Saturday, February 16, 2013
Being Friends With Boys, by Terra Elan McVoy
There is an overall story about the band (Sad Jackal) that Charlotte and her boys are in and their struggles to stay together (and a small subplot about Charlotte finding her voice quite literally as a singer for the band), but the vast majority of the book is simply about navigating the minefield of adolescent romance and friendship. With its sensitive ear to how older teens interrelate, the book will resonate with its target audience. For older readers, it mostly elicited groans of recognition (I'm reminded of a friend of mine who explained she couldn't read YA because it brought back up all those painful memories). The idea of teens trying to balance romantic and platonic relationships is a good subject and treated with great authenticity by McVoy.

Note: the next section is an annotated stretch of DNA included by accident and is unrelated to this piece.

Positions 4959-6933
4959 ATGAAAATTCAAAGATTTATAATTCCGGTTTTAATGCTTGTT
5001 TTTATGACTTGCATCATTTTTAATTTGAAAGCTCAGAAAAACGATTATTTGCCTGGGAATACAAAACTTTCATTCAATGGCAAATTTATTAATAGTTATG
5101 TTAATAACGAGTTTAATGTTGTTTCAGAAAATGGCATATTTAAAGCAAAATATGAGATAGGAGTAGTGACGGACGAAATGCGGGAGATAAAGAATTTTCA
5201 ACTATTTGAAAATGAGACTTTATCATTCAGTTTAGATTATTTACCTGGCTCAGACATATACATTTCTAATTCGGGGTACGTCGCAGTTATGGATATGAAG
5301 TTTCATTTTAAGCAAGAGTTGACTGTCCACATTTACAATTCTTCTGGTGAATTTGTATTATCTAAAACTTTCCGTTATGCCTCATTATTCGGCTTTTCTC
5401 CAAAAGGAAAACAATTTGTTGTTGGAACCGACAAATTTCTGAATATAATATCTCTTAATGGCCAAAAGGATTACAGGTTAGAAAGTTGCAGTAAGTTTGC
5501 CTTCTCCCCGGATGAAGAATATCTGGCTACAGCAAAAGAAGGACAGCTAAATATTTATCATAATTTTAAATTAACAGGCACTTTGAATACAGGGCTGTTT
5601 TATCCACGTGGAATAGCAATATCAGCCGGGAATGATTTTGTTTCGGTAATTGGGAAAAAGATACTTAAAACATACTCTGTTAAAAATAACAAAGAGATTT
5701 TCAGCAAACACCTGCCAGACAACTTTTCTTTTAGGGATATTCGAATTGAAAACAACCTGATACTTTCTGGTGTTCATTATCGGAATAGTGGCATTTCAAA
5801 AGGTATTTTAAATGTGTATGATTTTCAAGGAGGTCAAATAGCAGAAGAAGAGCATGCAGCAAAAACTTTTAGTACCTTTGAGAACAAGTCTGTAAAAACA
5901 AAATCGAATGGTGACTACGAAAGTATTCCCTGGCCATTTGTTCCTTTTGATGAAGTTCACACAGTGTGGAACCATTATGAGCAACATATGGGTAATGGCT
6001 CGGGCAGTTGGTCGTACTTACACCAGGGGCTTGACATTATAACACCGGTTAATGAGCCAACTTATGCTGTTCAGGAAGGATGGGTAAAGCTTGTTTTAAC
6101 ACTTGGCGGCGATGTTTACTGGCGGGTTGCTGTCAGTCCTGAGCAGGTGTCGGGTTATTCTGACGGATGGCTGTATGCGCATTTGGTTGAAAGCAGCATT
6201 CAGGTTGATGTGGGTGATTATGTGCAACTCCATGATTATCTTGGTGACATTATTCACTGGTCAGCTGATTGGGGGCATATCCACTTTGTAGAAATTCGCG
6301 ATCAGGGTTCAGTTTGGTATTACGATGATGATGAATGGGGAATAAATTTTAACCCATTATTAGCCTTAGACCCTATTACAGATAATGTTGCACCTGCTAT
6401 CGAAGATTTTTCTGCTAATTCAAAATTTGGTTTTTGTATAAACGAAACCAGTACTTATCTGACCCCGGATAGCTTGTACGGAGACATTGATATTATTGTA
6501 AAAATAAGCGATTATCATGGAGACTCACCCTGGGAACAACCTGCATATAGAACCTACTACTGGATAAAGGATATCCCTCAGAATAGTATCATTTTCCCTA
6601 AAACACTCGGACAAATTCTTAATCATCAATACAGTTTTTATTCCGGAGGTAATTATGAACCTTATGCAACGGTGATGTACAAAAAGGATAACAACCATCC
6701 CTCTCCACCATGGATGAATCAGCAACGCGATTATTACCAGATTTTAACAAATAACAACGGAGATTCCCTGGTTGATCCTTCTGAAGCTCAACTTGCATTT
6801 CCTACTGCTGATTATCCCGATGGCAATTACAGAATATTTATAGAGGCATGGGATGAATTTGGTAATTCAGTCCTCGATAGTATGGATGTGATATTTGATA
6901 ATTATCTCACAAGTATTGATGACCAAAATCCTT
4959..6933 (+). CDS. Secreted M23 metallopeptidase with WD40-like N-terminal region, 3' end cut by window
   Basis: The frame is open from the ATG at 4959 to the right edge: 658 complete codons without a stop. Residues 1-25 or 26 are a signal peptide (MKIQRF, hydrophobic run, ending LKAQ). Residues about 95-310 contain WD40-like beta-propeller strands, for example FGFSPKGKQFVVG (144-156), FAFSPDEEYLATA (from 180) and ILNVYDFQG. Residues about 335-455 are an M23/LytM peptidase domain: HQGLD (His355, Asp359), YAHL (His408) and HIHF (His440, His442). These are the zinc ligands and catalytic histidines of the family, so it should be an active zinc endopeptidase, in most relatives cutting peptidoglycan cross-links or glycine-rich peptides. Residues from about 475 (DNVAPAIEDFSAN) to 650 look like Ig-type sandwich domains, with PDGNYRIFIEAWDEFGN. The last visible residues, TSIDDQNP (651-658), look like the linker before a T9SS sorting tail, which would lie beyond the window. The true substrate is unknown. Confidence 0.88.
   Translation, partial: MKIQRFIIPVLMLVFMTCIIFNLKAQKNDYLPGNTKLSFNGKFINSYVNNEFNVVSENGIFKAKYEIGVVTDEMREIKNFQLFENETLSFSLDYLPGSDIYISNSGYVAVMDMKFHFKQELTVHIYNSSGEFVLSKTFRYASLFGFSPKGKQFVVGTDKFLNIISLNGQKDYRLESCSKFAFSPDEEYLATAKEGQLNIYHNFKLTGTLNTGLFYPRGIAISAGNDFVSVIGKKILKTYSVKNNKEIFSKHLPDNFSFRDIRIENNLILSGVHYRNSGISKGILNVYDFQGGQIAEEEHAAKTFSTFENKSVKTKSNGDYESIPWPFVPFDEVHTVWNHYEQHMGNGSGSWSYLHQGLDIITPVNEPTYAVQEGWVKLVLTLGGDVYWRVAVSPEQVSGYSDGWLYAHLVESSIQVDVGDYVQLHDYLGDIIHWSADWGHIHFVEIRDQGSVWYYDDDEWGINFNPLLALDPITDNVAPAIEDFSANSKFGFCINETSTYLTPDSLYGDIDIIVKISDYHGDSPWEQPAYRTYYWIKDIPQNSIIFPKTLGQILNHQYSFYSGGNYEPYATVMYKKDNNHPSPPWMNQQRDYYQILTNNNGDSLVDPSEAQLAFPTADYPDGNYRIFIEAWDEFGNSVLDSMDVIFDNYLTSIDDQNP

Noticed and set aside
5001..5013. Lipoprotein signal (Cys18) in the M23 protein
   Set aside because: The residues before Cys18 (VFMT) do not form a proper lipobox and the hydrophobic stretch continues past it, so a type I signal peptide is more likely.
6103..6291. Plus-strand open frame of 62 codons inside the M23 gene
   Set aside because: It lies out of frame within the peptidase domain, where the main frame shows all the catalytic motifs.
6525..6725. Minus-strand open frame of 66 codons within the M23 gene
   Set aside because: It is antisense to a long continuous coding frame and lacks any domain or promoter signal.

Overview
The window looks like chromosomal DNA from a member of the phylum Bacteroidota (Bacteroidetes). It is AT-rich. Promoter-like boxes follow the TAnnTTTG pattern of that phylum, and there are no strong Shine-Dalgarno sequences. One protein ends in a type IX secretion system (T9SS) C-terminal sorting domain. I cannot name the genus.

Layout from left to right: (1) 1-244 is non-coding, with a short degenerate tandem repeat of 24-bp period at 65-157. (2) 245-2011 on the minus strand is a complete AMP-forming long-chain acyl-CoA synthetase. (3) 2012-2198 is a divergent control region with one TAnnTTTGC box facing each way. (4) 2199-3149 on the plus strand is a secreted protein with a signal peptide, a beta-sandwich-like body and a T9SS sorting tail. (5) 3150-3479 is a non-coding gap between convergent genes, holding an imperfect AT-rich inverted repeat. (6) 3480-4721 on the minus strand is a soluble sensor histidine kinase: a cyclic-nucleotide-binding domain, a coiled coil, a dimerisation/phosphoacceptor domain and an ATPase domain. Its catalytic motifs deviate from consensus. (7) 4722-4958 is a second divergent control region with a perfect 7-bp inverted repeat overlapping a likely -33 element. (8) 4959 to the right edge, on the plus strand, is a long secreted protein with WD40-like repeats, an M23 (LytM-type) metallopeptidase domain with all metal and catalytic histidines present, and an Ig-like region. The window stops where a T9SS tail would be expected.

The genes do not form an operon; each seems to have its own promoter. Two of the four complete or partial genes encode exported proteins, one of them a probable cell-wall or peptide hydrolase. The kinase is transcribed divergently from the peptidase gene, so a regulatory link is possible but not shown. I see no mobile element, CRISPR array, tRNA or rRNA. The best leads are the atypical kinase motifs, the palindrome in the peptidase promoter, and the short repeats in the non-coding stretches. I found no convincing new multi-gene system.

In comparison with her other books (which weren't that bad to begin with) this is really a stand out novel. McVoy navigates the complex drama of relationships quite well, highlighting the different issues that can arise (ranging from jealousy to misunderstandings) that plague adolescence. And Charlotte is a very sympathetic character -- hardly perfect, but reasonably clear-headed. The book shines when we're in her head trying to figure out what makes boys act the way they do. The book gets slightly weaker when we're amidst Charlotte's family (it's a bit much to expect this book to juggle family conflicts as well) and scenes with Charlotte's estranged mother seem largely disposable. Those are minor quibbles though, as overall this is a magnificent achievement.